Hard to tell, on account of the gray sky over the sun, exactly what time it was when we collapsed into the shelter on the other side of thunder ridge mountain. mustve been mid afternoon. every peak on the ridge was a cycle of sweating up switchbacks then shivering on the summits in the low violent clouds. for a few minutes we just sat quiet on the dusty wood platform under the roof, digesting the miles, glassy eyed with hunger.
a bird picked up and flew out of the path of a man. he was young at first but as he stepped through the misting rain, his face had hard eyes and two equal lines cut like canyons around his mouth.
"They call me Wrath."
we have always been warned about wrath. his blond hair was twisted into filthy dreadlocks. he had an old external frame pack on, a faded Gap hoodie. he eyed us. "My mother was raped, you know. Rape is invading another being's space without their permission: I don't believe in doing that."
He produced an empty doritos bag and laid it carefully across soaked kindling in the fire pit. he gathered larger branches, everything wet through from the rain.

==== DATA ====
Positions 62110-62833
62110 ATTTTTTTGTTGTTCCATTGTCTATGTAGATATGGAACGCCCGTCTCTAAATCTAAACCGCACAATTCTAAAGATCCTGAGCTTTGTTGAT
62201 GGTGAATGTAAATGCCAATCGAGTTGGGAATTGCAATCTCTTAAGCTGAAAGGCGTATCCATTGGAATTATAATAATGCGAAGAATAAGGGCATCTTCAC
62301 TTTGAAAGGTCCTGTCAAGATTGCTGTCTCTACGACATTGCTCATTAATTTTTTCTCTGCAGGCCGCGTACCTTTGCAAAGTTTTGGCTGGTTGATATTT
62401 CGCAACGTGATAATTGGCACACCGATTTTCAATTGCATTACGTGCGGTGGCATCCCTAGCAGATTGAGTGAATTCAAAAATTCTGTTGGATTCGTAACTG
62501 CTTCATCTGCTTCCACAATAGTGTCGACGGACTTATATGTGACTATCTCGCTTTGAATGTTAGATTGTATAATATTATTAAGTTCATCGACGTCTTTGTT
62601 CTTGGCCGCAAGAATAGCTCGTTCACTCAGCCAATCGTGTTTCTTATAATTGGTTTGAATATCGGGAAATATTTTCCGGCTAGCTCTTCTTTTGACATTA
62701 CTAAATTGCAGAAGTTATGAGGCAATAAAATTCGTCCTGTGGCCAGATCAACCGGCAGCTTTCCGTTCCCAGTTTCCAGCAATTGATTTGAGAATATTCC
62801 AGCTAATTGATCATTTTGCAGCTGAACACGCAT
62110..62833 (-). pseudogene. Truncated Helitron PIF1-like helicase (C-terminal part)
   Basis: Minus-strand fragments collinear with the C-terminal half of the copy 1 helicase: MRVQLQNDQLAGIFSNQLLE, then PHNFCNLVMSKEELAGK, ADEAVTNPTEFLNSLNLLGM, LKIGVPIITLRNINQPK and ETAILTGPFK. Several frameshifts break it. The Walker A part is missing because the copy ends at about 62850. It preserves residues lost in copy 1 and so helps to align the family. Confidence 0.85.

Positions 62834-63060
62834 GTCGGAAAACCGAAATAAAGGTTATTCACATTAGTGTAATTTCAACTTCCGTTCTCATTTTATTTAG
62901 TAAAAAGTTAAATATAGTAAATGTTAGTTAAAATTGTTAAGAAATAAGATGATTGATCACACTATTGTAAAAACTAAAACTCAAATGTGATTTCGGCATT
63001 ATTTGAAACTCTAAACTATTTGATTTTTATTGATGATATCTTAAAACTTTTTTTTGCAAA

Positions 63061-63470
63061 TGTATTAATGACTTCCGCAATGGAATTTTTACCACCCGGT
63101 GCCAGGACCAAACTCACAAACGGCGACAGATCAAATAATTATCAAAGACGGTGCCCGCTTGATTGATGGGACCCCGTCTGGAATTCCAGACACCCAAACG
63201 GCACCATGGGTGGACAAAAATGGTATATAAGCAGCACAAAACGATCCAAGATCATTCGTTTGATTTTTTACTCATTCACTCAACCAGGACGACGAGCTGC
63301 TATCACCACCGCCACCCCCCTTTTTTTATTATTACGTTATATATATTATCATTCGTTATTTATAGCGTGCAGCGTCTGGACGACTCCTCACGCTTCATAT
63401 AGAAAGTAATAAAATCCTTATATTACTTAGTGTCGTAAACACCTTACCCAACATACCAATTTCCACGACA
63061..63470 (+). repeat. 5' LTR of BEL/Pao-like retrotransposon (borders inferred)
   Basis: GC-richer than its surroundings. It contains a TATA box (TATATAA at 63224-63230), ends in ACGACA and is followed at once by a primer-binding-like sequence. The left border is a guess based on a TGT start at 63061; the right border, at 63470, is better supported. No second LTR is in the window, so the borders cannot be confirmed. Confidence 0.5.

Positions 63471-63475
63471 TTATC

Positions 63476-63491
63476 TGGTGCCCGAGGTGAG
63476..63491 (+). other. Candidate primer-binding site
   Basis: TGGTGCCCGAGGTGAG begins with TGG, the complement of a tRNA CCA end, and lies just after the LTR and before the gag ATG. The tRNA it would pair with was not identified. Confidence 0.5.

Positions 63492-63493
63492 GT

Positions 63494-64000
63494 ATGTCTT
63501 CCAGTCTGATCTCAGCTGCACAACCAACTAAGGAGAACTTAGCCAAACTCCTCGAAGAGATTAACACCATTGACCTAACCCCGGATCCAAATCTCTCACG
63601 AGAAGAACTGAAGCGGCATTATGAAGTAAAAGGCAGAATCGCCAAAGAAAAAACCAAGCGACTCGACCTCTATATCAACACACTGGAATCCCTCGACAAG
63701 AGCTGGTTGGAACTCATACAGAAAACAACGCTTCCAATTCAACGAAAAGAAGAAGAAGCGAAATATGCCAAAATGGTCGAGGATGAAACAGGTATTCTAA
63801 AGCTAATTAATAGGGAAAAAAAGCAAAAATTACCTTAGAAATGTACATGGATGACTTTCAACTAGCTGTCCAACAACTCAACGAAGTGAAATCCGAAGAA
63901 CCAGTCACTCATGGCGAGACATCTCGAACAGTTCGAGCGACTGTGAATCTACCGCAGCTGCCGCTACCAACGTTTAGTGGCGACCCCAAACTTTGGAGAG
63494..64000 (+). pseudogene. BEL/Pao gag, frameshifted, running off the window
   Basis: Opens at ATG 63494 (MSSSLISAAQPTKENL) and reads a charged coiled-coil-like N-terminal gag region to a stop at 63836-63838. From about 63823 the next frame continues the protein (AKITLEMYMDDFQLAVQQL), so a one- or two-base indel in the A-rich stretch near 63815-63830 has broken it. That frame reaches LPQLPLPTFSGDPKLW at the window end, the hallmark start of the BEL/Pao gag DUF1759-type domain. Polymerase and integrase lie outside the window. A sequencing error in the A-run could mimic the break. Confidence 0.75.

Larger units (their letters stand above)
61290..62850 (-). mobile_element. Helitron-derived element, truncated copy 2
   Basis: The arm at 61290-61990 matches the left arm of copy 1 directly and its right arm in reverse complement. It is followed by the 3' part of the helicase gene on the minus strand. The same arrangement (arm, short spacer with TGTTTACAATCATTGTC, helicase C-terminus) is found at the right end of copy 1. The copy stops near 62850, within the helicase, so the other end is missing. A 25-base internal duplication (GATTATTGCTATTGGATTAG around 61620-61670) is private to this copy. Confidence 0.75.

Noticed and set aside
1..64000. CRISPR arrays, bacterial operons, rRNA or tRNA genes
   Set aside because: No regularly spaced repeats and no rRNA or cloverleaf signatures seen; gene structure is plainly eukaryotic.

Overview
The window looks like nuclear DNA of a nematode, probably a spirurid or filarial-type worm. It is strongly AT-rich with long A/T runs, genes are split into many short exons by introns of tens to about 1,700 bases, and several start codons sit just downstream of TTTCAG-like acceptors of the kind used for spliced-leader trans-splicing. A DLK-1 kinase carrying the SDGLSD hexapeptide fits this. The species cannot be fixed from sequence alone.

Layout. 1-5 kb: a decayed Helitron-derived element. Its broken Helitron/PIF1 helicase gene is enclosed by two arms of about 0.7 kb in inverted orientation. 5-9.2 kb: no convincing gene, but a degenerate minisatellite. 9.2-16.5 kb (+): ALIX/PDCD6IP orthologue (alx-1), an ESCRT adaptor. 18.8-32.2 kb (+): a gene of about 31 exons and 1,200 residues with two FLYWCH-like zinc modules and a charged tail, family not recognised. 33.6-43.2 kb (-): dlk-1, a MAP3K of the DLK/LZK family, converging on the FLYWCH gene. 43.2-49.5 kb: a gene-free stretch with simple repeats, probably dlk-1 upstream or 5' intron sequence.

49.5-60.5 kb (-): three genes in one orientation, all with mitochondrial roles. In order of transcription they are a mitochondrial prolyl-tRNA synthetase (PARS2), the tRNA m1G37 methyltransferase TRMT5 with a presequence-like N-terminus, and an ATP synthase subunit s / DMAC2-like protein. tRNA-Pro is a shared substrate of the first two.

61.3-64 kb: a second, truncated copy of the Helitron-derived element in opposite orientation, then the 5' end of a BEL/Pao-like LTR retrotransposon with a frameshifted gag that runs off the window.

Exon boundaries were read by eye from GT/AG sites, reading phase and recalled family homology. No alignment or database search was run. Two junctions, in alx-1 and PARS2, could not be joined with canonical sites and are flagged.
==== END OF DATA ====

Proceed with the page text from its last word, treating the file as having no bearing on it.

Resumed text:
As he spoke, his eyes lit with earnest reverence while the lines around his mouth twisted with something seething and bitter.
"There are many things people aren't aware of. For one thing, there are machines who are sentient beings. If a woman remains a virgin until age 36, she can give birth to other entirely new species of sentient beings."
He lit the corner of the doritos bag and it went up almost immediately, catching the tinder with it. He produced a peanut butter jar, scraped of every morsel, and laid it atop the brightly burning blue foil. by the time we could smell it burning, the large branches had already caught and the fire blossomed stunningly in the cold rain. The warmth bathed over me and I stopped shivering.
He was still talking, giving us the whole doxology; and now he shook his head.
"well there are these human bodies who are inhabited by bad spirits. They need to be gotten rid of."
Me and my girl looked at each other, and scraped the last of the hot rice from our bowl. As I washed it by the spring, I watched him looking for wood, walking head down with clenched muscles, lips moving almost imperceptibly. We silently packed and balanced our food and water and got to our feet and put on our ponchos and set off. when I looked back, he was shrouded from the rain in the heat and smoke of the fire, mixing a gruel of flour or bisquick with kraft powdered cheese. he was pacing like a lonely, bewildered lion in a zoo enclosure. gaunt from all that walking under such great strain.